WikiLeaks founder Julian Assange said Monday he believes there is evidence of war crimes in the thousands of pages of leaked U.S. military documents relating to the war in Afghanistan.

The remarks came after WikiLeaks, a whistle-blowing group, posted some 91,000 classified U.S. military records over the past six years about the war online, including unreported incidents of Afghan civilian killings and covert operations against Taliban figures.

The White House, Britain and Pakistan have all condemned the release of the documents, one of the largest unauthorized disclosures in military history.

Assange told reporters in London that “it is up to a court to decide really if something in the end is a crime. That said … there does appear to be evidence of war crimes in this material.”

Assange compared the impact of the released material to the opening of the East German secret police archives. “This is the equivalent of opening the Stasi archives,” he said.

The documents cover much of what the public already knows about the troubled nine-year conflict: U.S. special operations forces have targeted militants without trial, Afghans have been killed by accident, and U.S. officials have been infuriated by alleged Pakistani intelligence cooperation with the very insurgent groups bent on killing Americans.

WikiLeaks posted the documents Sunday. The New York Times, London’s Guardian newspaper and the German weekly Der Spiegel were given early access to the records.

White House national security adviser Gen. Jim Jones said the release “put the lives of Americans and our partners at risk.” In a statement, he then took pains to point out that the documents describe a period from January 2004 to December 2009, mostly during the administration of President George W. Bush. And, Jones added, before President Obama announced a new strategy.

Pakistan’s Ambassador Husain Haqqani agreed, saying the documents “do not reflect the current on-ground realities,” in which his country and Washington are “jointly endeavoring to defeat al-Qaida and its Taliban allies.”

The U.S. and Pakistan assigned teams of analysts to read the records online to assess whether sources or locations were at risk.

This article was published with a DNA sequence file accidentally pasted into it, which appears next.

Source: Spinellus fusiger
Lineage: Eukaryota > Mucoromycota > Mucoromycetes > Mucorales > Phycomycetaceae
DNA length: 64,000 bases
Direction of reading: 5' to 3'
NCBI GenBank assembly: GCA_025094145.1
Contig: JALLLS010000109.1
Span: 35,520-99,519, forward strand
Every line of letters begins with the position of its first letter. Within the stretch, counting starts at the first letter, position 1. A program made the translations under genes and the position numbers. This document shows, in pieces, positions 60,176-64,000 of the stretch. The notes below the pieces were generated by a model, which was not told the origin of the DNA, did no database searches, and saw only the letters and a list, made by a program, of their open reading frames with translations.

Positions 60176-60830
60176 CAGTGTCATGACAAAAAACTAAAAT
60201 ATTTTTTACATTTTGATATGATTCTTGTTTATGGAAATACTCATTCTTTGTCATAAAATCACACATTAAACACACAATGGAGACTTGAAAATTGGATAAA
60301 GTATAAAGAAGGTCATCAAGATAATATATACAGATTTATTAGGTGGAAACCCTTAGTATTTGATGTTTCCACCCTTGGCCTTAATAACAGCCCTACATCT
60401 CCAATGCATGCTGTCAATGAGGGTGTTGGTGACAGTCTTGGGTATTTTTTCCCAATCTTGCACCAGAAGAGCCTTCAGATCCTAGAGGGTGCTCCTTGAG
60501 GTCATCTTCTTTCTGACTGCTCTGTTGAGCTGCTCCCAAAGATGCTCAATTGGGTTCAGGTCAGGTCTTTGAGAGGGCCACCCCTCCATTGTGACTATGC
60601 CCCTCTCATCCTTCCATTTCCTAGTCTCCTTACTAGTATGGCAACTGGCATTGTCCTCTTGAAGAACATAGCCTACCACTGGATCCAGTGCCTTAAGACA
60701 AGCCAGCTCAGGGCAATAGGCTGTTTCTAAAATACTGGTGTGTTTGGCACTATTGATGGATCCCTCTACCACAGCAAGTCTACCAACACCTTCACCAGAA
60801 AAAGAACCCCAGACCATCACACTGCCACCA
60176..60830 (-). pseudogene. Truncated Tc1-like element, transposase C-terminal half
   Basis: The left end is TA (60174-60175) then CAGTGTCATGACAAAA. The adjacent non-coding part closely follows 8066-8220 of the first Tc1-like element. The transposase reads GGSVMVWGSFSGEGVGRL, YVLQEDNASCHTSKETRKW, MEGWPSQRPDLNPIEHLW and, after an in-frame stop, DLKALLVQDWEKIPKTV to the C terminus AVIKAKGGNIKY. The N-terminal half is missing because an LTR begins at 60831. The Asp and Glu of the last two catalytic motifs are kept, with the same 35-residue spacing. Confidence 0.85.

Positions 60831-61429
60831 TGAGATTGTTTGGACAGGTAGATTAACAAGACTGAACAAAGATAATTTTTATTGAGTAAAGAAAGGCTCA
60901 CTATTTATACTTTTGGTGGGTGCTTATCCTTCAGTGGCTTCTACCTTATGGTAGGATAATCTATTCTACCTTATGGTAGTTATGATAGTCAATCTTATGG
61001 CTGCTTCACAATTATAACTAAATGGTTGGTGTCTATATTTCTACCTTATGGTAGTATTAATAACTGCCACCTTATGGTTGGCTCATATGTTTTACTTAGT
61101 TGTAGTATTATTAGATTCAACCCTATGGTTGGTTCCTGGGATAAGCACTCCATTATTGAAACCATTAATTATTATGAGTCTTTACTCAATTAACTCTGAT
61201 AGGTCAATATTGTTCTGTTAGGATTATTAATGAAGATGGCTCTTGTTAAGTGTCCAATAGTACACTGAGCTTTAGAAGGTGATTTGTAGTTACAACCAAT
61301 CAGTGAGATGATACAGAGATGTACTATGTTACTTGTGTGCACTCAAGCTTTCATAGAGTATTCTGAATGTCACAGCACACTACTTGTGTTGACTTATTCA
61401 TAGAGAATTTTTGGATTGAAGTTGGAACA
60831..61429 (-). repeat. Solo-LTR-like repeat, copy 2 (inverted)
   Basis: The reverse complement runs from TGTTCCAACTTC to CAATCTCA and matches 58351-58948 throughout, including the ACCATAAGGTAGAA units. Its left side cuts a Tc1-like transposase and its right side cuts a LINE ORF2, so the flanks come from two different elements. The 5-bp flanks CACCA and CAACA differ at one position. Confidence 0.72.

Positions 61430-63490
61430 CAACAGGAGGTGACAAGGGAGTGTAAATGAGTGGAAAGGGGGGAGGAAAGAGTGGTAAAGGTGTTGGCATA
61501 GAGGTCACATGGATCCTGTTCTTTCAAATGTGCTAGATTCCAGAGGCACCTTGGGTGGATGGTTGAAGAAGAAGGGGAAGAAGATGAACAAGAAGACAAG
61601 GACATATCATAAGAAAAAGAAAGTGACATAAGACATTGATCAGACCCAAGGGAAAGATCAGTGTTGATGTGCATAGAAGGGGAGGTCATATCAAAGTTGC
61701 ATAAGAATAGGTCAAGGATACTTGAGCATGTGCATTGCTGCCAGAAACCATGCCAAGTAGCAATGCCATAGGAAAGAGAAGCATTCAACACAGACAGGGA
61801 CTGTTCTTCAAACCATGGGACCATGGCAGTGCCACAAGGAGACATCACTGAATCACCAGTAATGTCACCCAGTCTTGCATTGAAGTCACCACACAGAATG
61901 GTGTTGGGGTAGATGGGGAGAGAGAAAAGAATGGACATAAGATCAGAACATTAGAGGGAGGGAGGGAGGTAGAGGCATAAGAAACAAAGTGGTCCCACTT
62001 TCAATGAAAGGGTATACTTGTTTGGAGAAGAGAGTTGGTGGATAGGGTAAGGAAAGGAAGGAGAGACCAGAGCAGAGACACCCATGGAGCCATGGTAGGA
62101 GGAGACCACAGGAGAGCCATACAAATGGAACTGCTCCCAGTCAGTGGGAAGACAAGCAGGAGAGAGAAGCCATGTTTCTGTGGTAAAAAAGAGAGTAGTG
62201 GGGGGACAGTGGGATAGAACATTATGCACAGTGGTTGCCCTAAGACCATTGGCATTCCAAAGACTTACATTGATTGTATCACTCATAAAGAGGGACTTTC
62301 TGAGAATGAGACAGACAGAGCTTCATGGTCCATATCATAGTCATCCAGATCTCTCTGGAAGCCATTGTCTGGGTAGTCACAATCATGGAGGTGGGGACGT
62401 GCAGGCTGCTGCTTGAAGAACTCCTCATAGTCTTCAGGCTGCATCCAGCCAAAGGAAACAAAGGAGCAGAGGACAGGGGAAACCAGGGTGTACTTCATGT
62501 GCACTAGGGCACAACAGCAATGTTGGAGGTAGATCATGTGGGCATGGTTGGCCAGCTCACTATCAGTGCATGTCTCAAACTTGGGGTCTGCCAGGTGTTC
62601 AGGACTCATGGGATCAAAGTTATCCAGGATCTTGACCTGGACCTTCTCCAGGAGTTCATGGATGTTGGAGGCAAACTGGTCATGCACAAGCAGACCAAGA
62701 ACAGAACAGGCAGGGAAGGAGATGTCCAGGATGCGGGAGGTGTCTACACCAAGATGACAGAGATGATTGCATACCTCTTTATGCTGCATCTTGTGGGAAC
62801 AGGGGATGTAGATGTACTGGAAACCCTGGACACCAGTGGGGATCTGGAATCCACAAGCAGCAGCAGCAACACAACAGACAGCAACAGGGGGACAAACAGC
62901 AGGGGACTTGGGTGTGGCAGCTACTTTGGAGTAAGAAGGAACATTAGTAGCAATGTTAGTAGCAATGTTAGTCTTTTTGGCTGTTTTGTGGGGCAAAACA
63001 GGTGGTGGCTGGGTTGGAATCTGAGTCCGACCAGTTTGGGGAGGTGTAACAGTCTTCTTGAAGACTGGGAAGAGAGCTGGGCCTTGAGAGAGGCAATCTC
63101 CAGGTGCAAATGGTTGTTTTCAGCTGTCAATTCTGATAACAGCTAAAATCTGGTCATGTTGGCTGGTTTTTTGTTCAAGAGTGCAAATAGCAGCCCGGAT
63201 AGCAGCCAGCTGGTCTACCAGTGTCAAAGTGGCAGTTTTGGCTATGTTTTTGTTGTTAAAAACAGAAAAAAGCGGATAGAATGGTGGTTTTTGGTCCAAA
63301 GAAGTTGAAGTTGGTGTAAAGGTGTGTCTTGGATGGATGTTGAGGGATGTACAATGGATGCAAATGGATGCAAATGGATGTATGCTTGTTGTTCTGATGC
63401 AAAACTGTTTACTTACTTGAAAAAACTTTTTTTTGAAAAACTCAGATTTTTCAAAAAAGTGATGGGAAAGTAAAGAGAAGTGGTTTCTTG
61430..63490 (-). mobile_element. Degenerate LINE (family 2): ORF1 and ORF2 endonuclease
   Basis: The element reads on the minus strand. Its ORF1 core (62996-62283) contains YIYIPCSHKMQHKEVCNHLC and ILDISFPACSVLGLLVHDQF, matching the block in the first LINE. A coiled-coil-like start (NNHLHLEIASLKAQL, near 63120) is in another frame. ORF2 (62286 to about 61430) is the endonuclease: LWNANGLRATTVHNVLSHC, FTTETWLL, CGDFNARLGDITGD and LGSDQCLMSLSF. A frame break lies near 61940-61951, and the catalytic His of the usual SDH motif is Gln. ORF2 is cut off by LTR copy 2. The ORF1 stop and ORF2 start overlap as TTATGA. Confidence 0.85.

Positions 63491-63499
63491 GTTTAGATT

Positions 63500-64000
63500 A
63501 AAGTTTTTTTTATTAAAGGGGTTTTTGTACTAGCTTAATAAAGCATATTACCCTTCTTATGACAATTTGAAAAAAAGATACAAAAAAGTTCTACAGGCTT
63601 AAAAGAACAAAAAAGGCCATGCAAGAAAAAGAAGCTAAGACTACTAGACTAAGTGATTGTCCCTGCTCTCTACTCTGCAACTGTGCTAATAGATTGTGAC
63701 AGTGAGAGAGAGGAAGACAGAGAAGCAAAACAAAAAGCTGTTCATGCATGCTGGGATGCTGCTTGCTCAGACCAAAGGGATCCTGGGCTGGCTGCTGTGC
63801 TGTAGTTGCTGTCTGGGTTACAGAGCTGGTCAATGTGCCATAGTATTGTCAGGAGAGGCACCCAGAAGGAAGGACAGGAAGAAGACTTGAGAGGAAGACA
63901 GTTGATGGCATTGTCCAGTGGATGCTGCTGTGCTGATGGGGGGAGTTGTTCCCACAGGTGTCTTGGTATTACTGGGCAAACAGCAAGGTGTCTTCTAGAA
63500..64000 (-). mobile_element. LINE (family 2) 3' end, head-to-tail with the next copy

Pakistan’s powerful spy agency, Inter-Services Intelligence, said Monday that the accusations it had close connections to Taliban militants were malicious and unsubstantiated.

A senior ISI official said they were from unverified raw intelligence reports and were meant to impugn the reputation of the spy agency. He spoke on condition of anonymity in line with the agency’s policy.

Hamid Gul, a former head of the ISI who is mentioned many times in the documents, also denied allegations that he’d worked with the insurgents.

Assange said his group also had many more documents on other subjects, including files on countries from across the globe.

“We have built up an enormous backlog of whistleblower disclosures,” he said. “We have in this backlog … files that concern every country in the world with a population of over 1 million.”

He refused to go into detail, but said the information included “thousands of databases and files about all sorts of countries.”

Assange said that he believed more material would flood amid the blaze of publicity.

“It is our experience that courage is contagious,” he said. “Sources are encouraged by the opportunities that they see before them.”

* U.S. bombing of Children.  Read more details…

* War more out of hand than officials said.  Read more details…

Top Secret America: A hidden world, growing beyond control

Washington Post

The top-secret world the government created in response to the terrorist attacks of Sept. 11, 2001, has become so large, so unwieldy and so secretive that no one knows how much money it costs, how many people it employs, how many programs exist within it or exactly how many agencies do the same work.

 These are some of the findings of a two-year investigation by The Washington Post that discovered what amounts to an alternative geography of the United States, a Top Secret America hidden from public view and lacking in thorough oversight. After nine years of unprecedented spending and growth, the result is that the system put in place to keep the United States safe is so massive that its effectiveness is impossible to determine.